No, both are needed!
“A playful mind is inquisitive, and learning is fun. If you indulge your natural curiosity and retain a sense of fun in new experience, I think you’ll find it functions as a sort of shock absorber for the bumpy road ahead.” (Bill Watterson – July 5, 1958 – American cartoonist and the author of the comic strip Calvin and Hobbes)
Conceptual knowledge is built on theories and lectures and procedural is built on experiences. We need both for learning! A cognitive load is constantly flooding our nervous system with information and if we are successful we can hope a percentage remain of it. In learning we want to get as much control as possible of the information flow for being effective.
The conceptual knowledge is the answer for WHAT passive and theoretical theories, ideas, models and definitions we are receiving and need.
The procedural knowledge is the active part and tells HOW we are applying the concepts. It is when we are mastering our memory we know our ability for learning is on top.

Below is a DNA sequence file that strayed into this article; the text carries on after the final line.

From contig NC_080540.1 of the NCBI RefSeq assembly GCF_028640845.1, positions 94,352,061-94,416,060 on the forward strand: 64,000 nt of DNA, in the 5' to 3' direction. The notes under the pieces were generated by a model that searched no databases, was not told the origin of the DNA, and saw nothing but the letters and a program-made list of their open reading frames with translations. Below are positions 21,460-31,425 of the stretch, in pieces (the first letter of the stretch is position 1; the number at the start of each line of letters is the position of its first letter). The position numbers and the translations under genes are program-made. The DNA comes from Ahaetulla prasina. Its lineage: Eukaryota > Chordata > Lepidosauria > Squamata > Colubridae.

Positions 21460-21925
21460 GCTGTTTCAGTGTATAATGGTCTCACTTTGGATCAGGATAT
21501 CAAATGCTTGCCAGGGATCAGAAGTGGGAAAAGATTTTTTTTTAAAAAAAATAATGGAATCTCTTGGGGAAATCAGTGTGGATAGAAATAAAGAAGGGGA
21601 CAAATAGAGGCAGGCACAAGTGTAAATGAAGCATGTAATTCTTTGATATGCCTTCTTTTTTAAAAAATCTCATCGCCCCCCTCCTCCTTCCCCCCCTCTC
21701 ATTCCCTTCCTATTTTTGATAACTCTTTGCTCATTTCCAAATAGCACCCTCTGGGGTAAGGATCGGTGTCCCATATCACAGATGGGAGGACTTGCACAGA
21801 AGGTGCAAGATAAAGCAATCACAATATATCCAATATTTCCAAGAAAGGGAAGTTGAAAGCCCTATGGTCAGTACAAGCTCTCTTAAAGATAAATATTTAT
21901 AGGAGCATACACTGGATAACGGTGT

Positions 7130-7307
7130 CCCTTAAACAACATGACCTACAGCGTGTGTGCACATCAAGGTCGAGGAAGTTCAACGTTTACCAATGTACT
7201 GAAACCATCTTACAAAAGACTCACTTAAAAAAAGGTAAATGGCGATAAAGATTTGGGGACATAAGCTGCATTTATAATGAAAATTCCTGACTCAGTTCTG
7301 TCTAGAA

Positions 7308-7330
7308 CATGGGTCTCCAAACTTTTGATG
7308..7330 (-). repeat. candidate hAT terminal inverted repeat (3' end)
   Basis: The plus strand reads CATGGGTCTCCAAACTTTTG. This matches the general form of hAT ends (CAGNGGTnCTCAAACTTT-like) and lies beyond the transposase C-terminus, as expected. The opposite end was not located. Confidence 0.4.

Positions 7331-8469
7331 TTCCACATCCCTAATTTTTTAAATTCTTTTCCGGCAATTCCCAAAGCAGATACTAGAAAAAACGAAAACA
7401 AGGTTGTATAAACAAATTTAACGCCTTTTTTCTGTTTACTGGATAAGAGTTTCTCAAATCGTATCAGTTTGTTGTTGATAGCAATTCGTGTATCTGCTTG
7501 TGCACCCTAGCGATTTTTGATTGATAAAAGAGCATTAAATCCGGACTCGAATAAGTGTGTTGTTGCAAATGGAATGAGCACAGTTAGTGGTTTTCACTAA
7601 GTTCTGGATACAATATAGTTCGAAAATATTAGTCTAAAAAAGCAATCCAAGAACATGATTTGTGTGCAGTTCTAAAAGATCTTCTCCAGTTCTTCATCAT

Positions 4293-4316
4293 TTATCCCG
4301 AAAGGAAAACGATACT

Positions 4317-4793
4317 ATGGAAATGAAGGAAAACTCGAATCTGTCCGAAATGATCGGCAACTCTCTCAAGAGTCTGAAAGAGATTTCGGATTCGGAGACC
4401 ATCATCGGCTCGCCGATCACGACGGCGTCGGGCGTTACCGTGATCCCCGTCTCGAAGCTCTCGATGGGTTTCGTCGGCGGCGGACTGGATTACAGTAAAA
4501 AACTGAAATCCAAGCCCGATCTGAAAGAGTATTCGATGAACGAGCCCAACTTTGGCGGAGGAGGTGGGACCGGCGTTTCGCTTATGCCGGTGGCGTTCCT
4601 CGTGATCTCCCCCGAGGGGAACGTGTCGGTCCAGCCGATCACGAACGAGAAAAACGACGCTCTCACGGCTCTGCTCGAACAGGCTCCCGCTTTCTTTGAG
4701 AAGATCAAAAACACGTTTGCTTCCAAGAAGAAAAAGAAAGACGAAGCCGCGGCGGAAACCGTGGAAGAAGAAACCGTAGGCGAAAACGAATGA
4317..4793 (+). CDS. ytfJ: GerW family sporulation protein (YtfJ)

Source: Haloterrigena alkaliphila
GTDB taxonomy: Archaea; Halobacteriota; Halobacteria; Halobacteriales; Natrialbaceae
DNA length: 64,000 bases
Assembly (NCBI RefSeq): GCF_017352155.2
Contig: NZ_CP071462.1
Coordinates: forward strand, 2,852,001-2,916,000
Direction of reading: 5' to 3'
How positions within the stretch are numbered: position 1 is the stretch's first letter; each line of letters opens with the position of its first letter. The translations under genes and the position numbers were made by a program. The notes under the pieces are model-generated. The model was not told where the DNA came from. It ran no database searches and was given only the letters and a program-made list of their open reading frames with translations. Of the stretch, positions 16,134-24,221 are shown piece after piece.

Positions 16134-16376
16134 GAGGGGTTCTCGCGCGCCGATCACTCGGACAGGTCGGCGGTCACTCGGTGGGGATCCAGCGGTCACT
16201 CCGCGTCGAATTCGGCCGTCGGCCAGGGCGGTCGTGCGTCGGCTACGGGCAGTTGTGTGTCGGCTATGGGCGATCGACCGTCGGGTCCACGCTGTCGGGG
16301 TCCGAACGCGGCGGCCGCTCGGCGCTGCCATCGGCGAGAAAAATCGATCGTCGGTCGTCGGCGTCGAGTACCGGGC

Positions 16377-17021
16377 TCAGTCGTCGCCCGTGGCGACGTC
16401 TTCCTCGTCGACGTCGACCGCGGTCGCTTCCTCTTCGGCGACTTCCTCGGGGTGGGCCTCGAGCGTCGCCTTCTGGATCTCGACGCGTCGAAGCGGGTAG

Some of the latest knowledge related to learning is the flipped classroom. This is when we use the conceptual knowledge before applying the procedural learning with our teachers. It is the most efficient learning since the students prepare individually before the lessons. They spend only time together on the procedural learning to master the skills/knowledge.
The acquisition of morphological skill in adults
Non-Linguistic skill memory generation are manifest in language skill acquisition. Two independent neural systems subserve long-term memory; the declarative and procedural memory systems.
Declarative novel events and facts (WHAT)
Procedural learning and retention of skills (HOW TO)
Artificial Morphological Rule “AMR”
AMR coincided accuracy and initiated a phase of fluency (Proceduralization). Different stages use procedural and declarative memory for mastering skilled linguistic performance.
Explicit learning relates to the making and testing of hypothesis in a search for structure…
Result suggests that the phonological aspect of a morphological rule is learned implicity and retained as procedural memory and that the acquisition of the semantic aspect of the rule requires an explicit learning making use of the declarative memory. This is consistent with the notion that the phonological aspect of a word (lexical item) is acquired implicity and it’s meaning aspect is acquired explicitly.
DYNAMIC INTERACTION ⇒ Procedural and Declarative Memory
Acquisition of morphological proficiency
Looking forward to hear from you,
Christer Edman & Veronica Rebora